日台漁業協定 戦略的外交で「尖閣」を守れ

[The Yomiuri Shimbun] April 12, 2013
Japan-Taiwan fisheries pact strategic diplomacy tool to protect Senkakus
日台漁業協定 戦略的外交で「尖閣」を守れ(4月11日付・読売社説)

The Japan-Taiwan fisheries agreement will have a significant impact on preserving Japan's sovereignty over the Senkaku Islands in Okinawa Prefecture.

It also demonstrates the direction of the diplomacy being pursued by Prime Minister Shinzo Abe to reinforce strategic relations with China's neighbors to keep the country in check.

Japan and Taiwan reopened official negotiations for the first time in four years over fishing activities in waters near the Senkaku Islands and signed a bilateral agreement on private fishing activities.

The pillar of the agreement is the establishment of a zone exempt from the fishing-related laws of both Japan and Taiwan within Japan's exclusive economic zone, set outside Japan's territorial waters. This will allow Taiwan fishermen to operate in the zone, in addition to another special cooperative operational zone specified in the agreement.

The agreement does not allow Taiwan fishing boats to operate in Japanese territorial waters.

Concerning the Senkaku Islands, both China and Taiwan have claimed territorial rights on the islets. In September last year, many Taiwan fishing boats entered the Japanese territorial waters near the Senkakus. China had called on Taiwan's cooperation in confronting Japan.

The latest agreement is aimed at blocking such cooperation between China and Taiwan. The Chinese side immediately expressed "grave concern" over the agreement as it must have felt displeasure over the Japan-Taiwan cooperation.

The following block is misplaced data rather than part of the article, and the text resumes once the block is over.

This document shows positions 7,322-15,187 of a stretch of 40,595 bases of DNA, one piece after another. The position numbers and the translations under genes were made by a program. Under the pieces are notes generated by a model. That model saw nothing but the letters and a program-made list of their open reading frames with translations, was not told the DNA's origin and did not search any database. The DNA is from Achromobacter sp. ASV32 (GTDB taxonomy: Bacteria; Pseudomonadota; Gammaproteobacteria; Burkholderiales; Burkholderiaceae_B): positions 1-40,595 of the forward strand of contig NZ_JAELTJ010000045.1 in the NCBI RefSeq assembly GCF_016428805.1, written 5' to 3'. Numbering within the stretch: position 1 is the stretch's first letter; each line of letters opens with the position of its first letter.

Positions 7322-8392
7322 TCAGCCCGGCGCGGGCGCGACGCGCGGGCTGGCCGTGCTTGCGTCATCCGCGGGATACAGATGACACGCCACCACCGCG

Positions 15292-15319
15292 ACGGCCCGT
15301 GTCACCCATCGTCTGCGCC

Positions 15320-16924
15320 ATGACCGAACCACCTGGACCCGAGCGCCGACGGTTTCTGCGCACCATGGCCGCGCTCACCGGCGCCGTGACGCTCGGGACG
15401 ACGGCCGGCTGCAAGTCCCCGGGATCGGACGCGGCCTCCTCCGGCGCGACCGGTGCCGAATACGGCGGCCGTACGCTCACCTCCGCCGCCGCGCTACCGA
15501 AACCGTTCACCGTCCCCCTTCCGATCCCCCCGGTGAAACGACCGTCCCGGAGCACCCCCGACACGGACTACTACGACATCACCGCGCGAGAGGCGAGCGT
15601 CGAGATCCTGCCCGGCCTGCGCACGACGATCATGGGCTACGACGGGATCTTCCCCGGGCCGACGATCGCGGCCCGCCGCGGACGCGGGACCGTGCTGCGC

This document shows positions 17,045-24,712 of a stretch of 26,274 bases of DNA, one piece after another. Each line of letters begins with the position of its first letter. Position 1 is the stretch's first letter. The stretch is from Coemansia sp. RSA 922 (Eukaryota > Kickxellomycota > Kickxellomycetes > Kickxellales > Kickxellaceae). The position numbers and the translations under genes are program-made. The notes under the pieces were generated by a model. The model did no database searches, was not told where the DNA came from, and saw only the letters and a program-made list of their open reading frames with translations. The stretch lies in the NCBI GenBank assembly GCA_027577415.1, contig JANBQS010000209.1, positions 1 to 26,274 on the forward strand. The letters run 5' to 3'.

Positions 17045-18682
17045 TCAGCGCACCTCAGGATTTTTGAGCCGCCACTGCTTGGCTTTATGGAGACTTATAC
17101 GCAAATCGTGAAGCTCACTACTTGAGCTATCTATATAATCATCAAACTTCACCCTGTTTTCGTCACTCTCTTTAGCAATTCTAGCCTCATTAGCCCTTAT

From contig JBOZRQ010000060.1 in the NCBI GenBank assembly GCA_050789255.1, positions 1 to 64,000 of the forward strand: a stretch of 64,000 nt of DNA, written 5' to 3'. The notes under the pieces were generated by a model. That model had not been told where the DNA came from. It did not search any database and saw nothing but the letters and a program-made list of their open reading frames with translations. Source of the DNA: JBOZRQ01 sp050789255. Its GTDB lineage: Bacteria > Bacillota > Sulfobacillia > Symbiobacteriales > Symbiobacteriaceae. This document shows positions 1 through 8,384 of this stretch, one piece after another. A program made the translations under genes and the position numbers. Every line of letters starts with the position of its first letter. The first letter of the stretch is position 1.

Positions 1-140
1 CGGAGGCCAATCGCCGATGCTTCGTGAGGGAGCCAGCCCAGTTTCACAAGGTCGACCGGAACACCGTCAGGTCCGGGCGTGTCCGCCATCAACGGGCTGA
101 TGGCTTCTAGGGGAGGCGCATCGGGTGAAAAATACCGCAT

Negotiations over fishing have been held intermittently between Japan and Taiwan since 1996, but a compromise could not be reached as the two sides butted heads over operational zones and rules, for example.

The Japanese government asked Taipei to reopen the negotiations in autumn last year, immediately after the Japanese government nationalized some of the Senkaku Islands.

Priority on islands' sovereignty

The call to reopen the talks was based on Japan's diplomatic strategy. Negotiations were led by the Prime Minister's Office. It was a major compromise for Japan on fishing rights as it prioritized protecting the Senkaku Islands. As Taiwan gains practical benefits in expanding its fishing area, the pact thus provides advantages for both sides.

Yet, the problem is whether the terms of the agreement will be smoothly carried out in the actual fishing areas. Okinawa Gov. Hirokazu Nakaima was vocal in his protest against the Japanese government.
"It is extremely regrettable a major compromise was made. We'll face fierce competition and the shrinkage of quality fishing areas," Nakaima said.

In spring, fishing activities pick up and the waters around the Senkaku Islands are good for catching Pacific bluefin tuna and flame snapper, in addition to other fish. The number of fishing boats to work in the zones and the catches must be coordinated to prevent overfishing.

Japan and Taiwan will establish a joint fisheries committee to put the finishing touches on the agreement.

To appropriately control fisheries resources, which are common assets for coastal nations, both sides need to proceed with the talks while keeping a broad perspective.

Improvement in relations

Fundamentally, Taiwan has been taking a pro-Japanese stance. At the time of the Great East Japan Earthquake, Taiwan provided huge donations. Abe has been taking into consideration the improvement in relations with Taiwan. For instance, at a ceremony to commemorate the second anniversary of the Great East Japan Earthquake on March 11, a place for an official representing Taiwan was prepared alongside seats for the representatives of foreign countries.

The latest fisheries agreement will consequently result in reinforcement of the entire scope of Japan-Taiwan relations.

(From The Yomiuri Shimbun, April 11, 2013)
(2013年4月11日01時30分 読売新聞)

by kiyoshimat | 2013-04-13 08:44 | 英字新聞

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